OC Inlet shoaling: we’re still waitingEDITORIAL
It’s been two years since government officials, commercial and recreational fishing representatives and other interested parties let the Army Corps of Engineers know that something had to be done about the gradual disappearance of a passable channel in the Ocean City inlet.
A year earlier, the Worcester County Commissioners said the same thing, reminding the Corps and others that millions of dollars were at stake if commercial fishing vessels — trawlers, clammers and scallopers — were prevented from entering the harbor because of shoaling in and around the inlet.
This week, we learn that the dredges that have been used to maintain the inlet channel are busy just now, but could be here next month, maybe. That would make it about a month-and-a-half since the last commercial fishing boat — the Instigator — ran aground on its way to the harbor.
We are further encouraged (not really) to learn that the Corps will continue to study the situation. Its focus, however, will not be on the inlet’s particular problem, but on the mini-abyss that’s being scoured out of the bay bottom off the northeast corner of Martha’s Landing.
If only the sea bass, scallops and clams could be pulled out of that football field-sized hole, we’d be in business.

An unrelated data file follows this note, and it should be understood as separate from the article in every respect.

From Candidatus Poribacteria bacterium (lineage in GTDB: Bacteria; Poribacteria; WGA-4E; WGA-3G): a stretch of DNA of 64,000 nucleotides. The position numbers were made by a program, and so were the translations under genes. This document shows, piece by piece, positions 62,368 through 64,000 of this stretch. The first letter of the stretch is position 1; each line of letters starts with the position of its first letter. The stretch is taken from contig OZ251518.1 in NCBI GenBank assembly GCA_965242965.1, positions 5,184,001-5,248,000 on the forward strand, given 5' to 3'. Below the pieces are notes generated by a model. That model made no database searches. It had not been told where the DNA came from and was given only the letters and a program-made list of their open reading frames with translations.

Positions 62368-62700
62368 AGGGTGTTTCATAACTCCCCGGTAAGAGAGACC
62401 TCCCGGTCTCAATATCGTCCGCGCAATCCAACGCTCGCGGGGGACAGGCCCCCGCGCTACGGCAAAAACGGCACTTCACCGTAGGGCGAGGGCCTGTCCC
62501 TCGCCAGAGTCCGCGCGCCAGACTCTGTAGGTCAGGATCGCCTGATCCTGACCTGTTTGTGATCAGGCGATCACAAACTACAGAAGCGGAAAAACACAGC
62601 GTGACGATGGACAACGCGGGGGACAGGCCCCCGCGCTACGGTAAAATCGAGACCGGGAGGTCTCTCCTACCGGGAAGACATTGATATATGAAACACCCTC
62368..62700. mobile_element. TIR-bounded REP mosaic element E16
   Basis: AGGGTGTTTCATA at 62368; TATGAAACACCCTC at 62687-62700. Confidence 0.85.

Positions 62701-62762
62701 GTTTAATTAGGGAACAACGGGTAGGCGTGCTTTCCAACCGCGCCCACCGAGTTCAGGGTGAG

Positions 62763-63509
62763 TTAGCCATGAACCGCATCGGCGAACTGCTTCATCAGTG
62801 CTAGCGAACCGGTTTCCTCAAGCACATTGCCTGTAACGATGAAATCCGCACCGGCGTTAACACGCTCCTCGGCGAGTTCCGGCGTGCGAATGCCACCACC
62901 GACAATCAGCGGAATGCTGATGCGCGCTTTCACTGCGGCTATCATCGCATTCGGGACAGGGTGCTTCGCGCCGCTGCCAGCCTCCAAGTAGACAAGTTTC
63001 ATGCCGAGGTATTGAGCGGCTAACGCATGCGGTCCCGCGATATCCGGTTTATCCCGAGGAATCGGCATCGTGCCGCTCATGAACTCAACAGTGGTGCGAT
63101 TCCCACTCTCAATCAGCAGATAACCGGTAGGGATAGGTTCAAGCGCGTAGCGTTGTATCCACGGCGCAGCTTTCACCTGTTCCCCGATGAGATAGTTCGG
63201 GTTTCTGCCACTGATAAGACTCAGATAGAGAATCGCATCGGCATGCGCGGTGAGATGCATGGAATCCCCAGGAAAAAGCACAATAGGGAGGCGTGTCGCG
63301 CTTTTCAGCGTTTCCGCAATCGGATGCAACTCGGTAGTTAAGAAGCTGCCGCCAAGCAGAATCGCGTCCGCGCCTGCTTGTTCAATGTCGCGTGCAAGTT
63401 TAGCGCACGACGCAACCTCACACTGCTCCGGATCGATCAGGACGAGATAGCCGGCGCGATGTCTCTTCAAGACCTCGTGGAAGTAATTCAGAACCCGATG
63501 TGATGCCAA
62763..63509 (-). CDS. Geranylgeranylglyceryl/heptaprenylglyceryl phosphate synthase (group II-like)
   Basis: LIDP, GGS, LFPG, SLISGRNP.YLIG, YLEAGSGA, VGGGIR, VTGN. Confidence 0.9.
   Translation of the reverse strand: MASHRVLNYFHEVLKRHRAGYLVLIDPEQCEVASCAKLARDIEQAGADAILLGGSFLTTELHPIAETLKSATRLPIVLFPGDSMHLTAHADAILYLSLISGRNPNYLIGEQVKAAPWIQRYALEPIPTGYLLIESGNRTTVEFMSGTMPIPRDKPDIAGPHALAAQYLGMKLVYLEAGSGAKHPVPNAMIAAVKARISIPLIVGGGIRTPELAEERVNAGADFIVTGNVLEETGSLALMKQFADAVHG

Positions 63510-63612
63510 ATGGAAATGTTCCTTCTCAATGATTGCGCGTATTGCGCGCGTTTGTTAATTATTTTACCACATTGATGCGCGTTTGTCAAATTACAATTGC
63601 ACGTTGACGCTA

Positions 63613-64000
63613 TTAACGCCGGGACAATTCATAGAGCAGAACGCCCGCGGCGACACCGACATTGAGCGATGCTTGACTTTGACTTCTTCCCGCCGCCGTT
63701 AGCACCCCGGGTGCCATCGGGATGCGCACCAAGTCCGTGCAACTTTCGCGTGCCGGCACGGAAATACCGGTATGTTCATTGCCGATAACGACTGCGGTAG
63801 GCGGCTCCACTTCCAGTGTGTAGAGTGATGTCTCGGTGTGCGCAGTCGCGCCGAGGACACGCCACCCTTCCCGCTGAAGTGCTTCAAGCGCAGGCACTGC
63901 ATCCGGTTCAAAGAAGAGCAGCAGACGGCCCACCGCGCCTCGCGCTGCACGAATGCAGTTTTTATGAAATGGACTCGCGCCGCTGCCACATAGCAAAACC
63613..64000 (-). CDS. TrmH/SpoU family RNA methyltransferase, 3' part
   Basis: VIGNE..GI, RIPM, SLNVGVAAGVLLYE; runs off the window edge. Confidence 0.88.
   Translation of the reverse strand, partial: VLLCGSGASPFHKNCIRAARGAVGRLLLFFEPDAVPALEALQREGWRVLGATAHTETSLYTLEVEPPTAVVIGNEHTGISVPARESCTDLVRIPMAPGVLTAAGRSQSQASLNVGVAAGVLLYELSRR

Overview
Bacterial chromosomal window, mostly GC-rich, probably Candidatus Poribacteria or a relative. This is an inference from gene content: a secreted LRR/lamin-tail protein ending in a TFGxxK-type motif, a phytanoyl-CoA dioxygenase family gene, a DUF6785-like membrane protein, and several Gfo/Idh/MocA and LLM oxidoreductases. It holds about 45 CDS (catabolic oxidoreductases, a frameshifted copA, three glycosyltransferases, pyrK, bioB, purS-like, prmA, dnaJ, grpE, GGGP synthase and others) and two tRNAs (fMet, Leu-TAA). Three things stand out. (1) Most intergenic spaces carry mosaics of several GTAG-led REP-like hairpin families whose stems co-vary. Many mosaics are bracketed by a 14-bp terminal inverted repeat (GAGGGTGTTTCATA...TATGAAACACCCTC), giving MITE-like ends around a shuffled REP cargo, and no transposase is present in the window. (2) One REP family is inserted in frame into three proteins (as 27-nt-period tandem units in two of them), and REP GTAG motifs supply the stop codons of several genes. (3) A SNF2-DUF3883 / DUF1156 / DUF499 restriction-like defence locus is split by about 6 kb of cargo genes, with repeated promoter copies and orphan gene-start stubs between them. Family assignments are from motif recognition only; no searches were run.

It is possible that the scour hole, which is 50 feet deep and counting, could be contributing to inlet shoaling, as the sediment that’s being dug up by the whirling current there must go somewhere.
Because hydrodynamics is one of the physical sciences, laymen such as ourselves have no business speculating on the possibility of a connection between the scouring and the shoaling. But in the short term it makes no difference whether the two things are related, since it apparently will take two more years of surveys and studies to find out. In the meantime, the sandbars and shoals will continue to hamper traffic in the inlet.
Money for maintenance dredging is obviously an issue, and at this stage in this year’s politically volatile federal budgeting process, there’s no way to forecast the flow of dollars to this or that agency.
All we know for certain is that the inlet channel isn’t getting better, that a real answer is years away, and that no one beyond this area’s officials and the fishing communities seem to be as concerned about it as we expect them to be.